MEMES ABOUT JIANG ZEMIN WERE USED IN PART AS VEILED CRITICISM OF THE CURRENT LEADER XI JINPING, A RESEARCHER SAID.​ ​PHOTOS: AFP
MEMES ABOUT JIANG ZEMIN WERE USED IN PART AS VEILED CRITICISM OF THE CURRENT LEADER XI JINPING, A RESEARCHER SAID. PHOTOS: AFP

Jiang Zemin, China’s Most Meme-Worthy Ex-Leader, Has Died

Nicknamed “toad,” the former leader was known for crooning Elvis Presley at a regional summit and being photographed going for a dip in the Dead Sea.

Former Chinese President Jiang Zemin died on Wednesday from leukemia and multiple organ failure, the ruling Communist Party said. His death, at 96, capped a life most notable for leading China out of international isolation following its bloody 1989 crackdown on pro-democracy protests in Tiananmen Square.

Handpicked by Deng Xiaoping, the country’s paramount leader at the time, Jiang served as the head of the Communist Party until 2002 and presided over a period of economic boom and the country’s entry into the World Trade Organization. China’s integration into the global economy, a move championed by then-U.S. President Bill Clinton, would turn the country into the world’s factory and the U.S.’ top competitor.

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Among the Chinese public, however, Jiang was also known for his pithy quotes and flamboyant persona. Unlike the current leader Xi Jinping, who rarely interacts with the press and censors the subtlest of criticism, Jiang was an animated figure who inspired memes from admirers and detractors alike.

“He had a personal style that was sometimes a bit extravagant. I think he was more of a human being than Hu Jintao,” Jean Pierre Cabestan, a politics professor at Hong Kong Baptist University, told Reuters, comparing Jiang with his successor. “Jiang Zemin was more ready to be natural, even though sometimes it could be perceived as vulgar, not very sophisticated.”

Jiang earned the nickname “toad” for his purported resemblance to the amphibian. He is also remembered for his absurdly high-waisted pants, owl glasses, and impromptu singalongs with foreign leaders.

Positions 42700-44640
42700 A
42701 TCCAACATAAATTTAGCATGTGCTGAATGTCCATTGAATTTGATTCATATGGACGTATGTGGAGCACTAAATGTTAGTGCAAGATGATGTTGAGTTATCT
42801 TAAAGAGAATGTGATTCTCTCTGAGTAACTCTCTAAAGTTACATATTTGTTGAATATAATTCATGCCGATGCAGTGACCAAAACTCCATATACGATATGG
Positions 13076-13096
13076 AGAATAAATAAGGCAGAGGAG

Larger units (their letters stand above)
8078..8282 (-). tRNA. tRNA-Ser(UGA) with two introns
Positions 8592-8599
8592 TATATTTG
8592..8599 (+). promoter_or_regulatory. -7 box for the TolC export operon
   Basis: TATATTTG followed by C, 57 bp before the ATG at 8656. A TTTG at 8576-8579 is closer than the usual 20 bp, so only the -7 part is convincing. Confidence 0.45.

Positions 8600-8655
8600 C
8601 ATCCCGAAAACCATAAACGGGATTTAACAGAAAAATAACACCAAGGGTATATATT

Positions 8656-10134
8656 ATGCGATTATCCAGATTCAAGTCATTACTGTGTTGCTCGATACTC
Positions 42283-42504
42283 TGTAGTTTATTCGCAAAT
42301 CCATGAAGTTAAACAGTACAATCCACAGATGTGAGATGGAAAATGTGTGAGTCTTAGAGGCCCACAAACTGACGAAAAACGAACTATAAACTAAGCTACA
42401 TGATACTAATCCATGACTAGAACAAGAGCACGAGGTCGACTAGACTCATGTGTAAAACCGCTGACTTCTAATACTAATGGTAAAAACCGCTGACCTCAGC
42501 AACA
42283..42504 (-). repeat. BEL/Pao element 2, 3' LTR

In 1996, when he visited the Philippines for an economic summit, he danced and sang Elvis Presley’s Love Me Tender with his Filipino counterpart, Fidel Ramos. He was photographed taking a dip off the Hawaii coast during a trip to the U.S. in 1997 and floating on his back in the Dead Sea during a visit to Israel in 2000. 

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While the toad comparisons first emerged in the early 2000s, the affectionate memes caught on only in 2014 in part as veiled criticism of Xi, who took power in late 2012, a study published in 2018 suggested

“Many people expected Xi to push China into political democratization, but their wishes were quickly broken as Xi centralized power and showed his hardline conservative mindset,” a meme creator told the paper’s author, Kecheng Fang, who is now assistant professor of journalism at the Chinese University of Hong Kong. 

“We couldn’t express our criticism through normal channels, so we turned to other indirect ways, including lauding Jiang’s personality and characteristics in various memes.”

Jiang oversaw Hong Kong’s handover in 1997, when the former British colony’s sovereignty was transferred to China. He famously launched into a tirade in front of the city’s reporters in 2000 after they had implied that Beijing dictated who would be the semi-autonomous city’s leader. 

“Wherever you go in the world, you run faster than the Western journalists, but the questions you ask are too simple, sometimes naive,” Jiang said. Hong Kong’s leaders, in fact, must all be approved by Beijing, and demands for free elections have led to mass protests.

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Earlier in 2000, Jiang gave 60 Minutes’ Mike Wallace a two-hour interview—one of the longest and most candid between an American journalist and a Chinese head of state to this date. He answered pointed questions on issues ranging from the banned spiritual movement Falun Gong to internet censorship to the Tiananmen Square crackdown

At one point of the interview, Wallace asked Jiang about the Tank Man, the lone protester who blocked a column of tanks leaving the square a day after Chinese soldiers killed hundreds of civilians in central Beijing.

“Did a part of Jiang Zemin admire his courage?” Wallace asked.

“I know what you are driving at,” Jiang replied, his eyes darting to his left for a brief moment. “But what I want to emphasize is that we fully respect every citizen’s right to freely express his wishes and desires. But I do not favor any flagrant opposition to government actions during an emergency.”

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